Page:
VAR’s inconsistency adds insult to mounting Liverpool injuries

Melissa Reddy
·5-min read
Andrew Robertson complains about Brighton’s penalty (Getty Images)
Andrew Robertson complains about Brighton’s penalty (Getty Images)

Early on Saturday afternoon, as Neal Maupay limped off with what looked like a hamstring problem two minutes after striking a penalty wide, the phone pinged.

“There we go, the first injury of the weekend,” came the message from a staffer who works in the conditioning department of a Premier League club. “Can only imagine what number we’ll be on by the end of it.”

He pointed out that Brighton, like the other top-flight teams without European commitments, are still enjoying premium recovery time, yet are not shielded from the strains of the demands of a condensed season.

By the end of the early kick-off at the Amex let alone the weekend, there were three muscle-related issues. Adam Lallana went off eight minutes after being introduced, while Liverpool – held to a 1-1 draw after late drama – lost James Milner to a hamstring injury.

When next month swings in, the pain will really kick in. As one highly respected physio told The Independent: “The teams not in Europe at the moment are playing a different sport with the amount of time they have to train and recover, but they will be struggling when that is removed in December. It will hurt everyone.”

• Read more: Jurgen Klopp’s debate with BT Sport’s Des Kelly in full

For all the public squabbling between managers about the five-subs rule – with Jurgen Klopp and Chris Wilder currently engaged in a trade of barbs – conditioning experts across the division have been unified in their belief that player welfare has to be a priority, a position they’ve expressed since talks were ongoing about Project Restart.

In every other major European division as well as in the Champions League, clubs have been afforded more substitutions in the appreciation that a unique situation calls for unique solutions.

The scheduling of games in Germany, Spain and France is also done to allow maximum recovery time for the teams competing in continental tournaments.

There is not much of a TV product when players are limping off, intensity dwindles and squads are forced to be heavily rotated.

In England, however, the conversation continues to wrongly be framed as the big clubs versus the rest.

We are told there can’t be much sympathy given how much BT Sport pay to have the choice for Saturday’s early kick off, coupled with the sums elite sides earn from Champions League participation.

What any of that has to do with the reality that there have been a staggering rise in muscle as well as serious injuries this season needs to be explained.

BT also possess a 3pm Saturday slot and if they desperately had to air a team that featured in Europe late on Wednesday night, that is surely a better option.

Those hours may not seem like much, but anyone involved in sports science will testify that for recovery right now, every little bit helps.

In the heated exchange between Des Kelly and Klopp in the aftermath of Liverpool’s draw at Brighton, the latter highlighted that while broadcasting contracts were agreed upon when the last TV deal was passed, current circumstances have to be given greater consideration.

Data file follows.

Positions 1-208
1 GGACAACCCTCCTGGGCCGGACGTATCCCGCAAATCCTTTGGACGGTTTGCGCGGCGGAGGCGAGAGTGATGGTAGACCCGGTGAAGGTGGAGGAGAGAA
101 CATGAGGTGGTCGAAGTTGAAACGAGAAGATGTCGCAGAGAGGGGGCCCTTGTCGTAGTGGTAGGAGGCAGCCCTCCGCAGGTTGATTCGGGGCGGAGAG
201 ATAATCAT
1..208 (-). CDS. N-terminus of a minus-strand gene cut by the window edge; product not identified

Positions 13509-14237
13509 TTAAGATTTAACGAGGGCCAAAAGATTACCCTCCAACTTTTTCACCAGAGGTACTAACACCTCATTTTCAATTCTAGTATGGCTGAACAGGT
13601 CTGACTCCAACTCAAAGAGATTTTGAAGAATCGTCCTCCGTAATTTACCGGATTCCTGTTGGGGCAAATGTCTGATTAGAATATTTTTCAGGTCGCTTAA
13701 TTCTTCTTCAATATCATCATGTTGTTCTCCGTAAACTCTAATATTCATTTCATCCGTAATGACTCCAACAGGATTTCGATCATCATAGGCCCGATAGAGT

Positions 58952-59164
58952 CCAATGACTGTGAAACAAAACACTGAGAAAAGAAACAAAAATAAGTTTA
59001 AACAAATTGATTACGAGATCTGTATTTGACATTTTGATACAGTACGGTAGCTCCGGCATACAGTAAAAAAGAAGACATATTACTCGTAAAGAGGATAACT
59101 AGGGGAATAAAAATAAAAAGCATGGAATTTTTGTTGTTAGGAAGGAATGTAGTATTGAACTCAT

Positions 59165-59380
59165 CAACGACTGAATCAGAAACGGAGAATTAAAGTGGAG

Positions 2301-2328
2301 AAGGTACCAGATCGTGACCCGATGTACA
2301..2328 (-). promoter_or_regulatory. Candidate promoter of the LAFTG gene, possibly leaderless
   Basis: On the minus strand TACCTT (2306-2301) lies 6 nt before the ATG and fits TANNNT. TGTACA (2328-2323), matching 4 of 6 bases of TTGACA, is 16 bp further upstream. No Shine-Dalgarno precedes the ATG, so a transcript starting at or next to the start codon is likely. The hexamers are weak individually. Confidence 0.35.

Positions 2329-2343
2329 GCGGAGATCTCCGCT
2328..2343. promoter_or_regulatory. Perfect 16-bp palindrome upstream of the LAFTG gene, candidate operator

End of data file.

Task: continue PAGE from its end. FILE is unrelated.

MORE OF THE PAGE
“The problem is whoever signs the contract – yes, our shareholders or whatever did that, that’s true,” Klopp said. “It’s a problem, but now it’s a bigger problem because of no pre-season, because of intensity and all this kind of stuff. It’s not okay.”

The worst is on the horizon and all Premier League clubs will be feeling the sting.

As Klopp pointed out: “Brighton lost two players with muscle injuries and they play one game a week. The most difficult time is coming up now. For Sheffield United as well, by the way. We will see. I can explain it one last time: in this period we are now in, five subs is not for tactical changes.”

Whether you like or despise the Liverpool manager, you cannot argue with the fundamental that ravaged squads will not be of any benefit no matter how you slice it.

Pep Guardiola echoed this offering. “The problem today is the players lose the joy of playing football. Before it was nice playing football once or twice a week with spectators. Now it's three days and then another one.”

It’s going to be nightmarish to manage and won’t be pretty to watch. It’s unfortunate that the warnings have been flagged as “grumbling” with Klopp, Guardiola and co told to “just get on with it”.

That’ll be increasingly hard to do when the people – not robots – that have to take to the pitch every few days end up on the couch having to view the games on TV because they’ve been ruled out with injury.


Prior to the introduction of VAR in the Premier League, a selection of journalists were invited to Stockley Park for an induction into how the technology would be used in the division.

Mike Riley, head of the Professional Game Match Officials Limited (PGMOL), oversaw the session. We were told a few concrete things, as my notes from that afternoon reveal:

• There will be minimum VAR intervention (maximum benefit, minimum interference)

• The point is not to re-referee games

• There will be a high bar for clear and obvious

• Only overturn a decision if it is clearly wrong

• There to pick up big missed incidents, not painstakingly search for them

So, how’s that going then?

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